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60 year project documenting plants of East Africa celebrated at Kew Gardens

14 September 2012

The complete flora of tropical East Africa (FTEA) has been recorded by scientists, 60 years after the project first began.

When researchers started the task in 1948 they thought it would only take 15 years to finish. But it took 135 botanists from 21 countries six decades to catalogue all the 12,104 wild plant species of Uganda, Kenya and Tanzania.

1,500 plant species new to science have been described during the project from acacia trees to flowering plants. 114 newly discovered plant species were listed in the last four years alone.

Dr Paul Smith, Head of Kew’s Millennium Seed Bank, said “FTEA underpins the identification of all of East Africa’s native plant species and, as such, is the basis for managing that diversity in agriculture, horticulture, forestry and wildlife landscapes. Its fundamental importance to the conservation and management of East Africa’s native plant species cannot be over-emphasised.”

Habitats in the region vary radically from the grasslands of the Serengeti, through to the dense rainforest called Bwindi in Uganda and the afro-alpine moorlands of Kilimanjaro. Due to this variety, the region is very biodiverse, and home to around 4% of the world's flora - including the baobab tree, the cape chestnut and the camphor bush.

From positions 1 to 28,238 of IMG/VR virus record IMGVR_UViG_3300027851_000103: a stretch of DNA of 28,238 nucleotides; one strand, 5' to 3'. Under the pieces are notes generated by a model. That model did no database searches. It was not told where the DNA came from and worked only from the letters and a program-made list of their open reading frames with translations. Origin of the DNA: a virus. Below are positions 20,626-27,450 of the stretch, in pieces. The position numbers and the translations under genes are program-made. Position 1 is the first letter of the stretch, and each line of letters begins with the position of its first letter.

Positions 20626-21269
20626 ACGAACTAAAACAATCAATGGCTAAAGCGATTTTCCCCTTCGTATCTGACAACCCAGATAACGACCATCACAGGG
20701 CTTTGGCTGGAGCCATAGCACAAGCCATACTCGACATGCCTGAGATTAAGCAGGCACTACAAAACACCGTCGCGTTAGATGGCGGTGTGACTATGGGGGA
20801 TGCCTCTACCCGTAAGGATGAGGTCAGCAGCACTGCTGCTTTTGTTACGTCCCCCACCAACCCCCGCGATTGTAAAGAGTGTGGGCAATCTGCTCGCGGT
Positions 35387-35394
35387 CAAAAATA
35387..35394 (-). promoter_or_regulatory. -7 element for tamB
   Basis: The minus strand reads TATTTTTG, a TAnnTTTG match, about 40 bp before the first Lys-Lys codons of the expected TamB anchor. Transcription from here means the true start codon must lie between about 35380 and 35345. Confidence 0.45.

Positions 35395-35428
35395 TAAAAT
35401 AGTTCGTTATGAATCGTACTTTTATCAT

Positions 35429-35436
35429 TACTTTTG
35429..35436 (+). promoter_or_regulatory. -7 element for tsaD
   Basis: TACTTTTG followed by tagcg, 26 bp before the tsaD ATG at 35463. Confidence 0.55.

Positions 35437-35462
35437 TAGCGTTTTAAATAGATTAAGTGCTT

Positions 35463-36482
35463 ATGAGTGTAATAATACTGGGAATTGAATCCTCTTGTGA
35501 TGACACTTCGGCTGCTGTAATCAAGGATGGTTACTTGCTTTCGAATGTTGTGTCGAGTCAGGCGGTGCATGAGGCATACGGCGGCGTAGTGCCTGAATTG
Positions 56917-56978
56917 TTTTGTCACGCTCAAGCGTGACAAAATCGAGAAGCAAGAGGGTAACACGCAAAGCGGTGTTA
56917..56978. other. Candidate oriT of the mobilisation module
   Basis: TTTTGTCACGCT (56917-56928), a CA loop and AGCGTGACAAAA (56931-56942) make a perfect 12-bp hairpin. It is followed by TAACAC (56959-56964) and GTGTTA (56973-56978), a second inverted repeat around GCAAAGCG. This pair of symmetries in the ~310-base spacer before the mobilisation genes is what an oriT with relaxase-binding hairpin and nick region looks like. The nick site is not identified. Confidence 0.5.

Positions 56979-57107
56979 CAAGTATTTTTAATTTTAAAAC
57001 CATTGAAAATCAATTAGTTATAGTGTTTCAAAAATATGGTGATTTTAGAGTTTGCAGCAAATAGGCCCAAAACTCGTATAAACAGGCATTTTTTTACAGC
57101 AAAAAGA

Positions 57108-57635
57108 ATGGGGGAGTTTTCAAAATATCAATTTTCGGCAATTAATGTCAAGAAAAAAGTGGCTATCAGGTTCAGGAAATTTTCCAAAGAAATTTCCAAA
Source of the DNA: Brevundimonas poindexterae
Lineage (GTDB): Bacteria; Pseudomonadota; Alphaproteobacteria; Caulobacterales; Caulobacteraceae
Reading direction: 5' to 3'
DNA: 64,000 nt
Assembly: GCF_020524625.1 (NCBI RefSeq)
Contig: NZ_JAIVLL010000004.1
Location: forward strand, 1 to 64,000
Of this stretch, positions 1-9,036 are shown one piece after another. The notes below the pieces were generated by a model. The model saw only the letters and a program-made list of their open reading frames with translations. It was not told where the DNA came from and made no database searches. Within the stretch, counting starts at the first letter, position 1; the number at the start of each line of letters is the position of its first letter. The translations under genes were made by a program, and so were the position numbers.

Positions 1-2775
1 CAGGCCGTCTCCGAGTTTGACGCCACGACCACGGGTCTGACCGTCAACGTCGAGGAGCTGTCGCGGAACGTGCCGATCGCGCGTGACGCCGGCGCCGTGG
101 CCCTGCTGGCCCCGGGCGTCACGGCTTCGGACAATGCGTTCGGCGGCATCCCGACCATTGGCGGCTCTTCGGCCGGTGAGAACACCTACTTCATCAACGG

Approximately 2,500 of the species on the record are endemic - they are not found anywhere else - and scientists expressed concern that without protection they face threats from human pressures.

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Kew Gardens
The Royal Botanic Gardens, Kew was founded in 1759, and declared a UNESCO World Heritage Site in 2003. As well as being one of London’s top visitor attractions, Kew is also a world leader in plant science and conservation.

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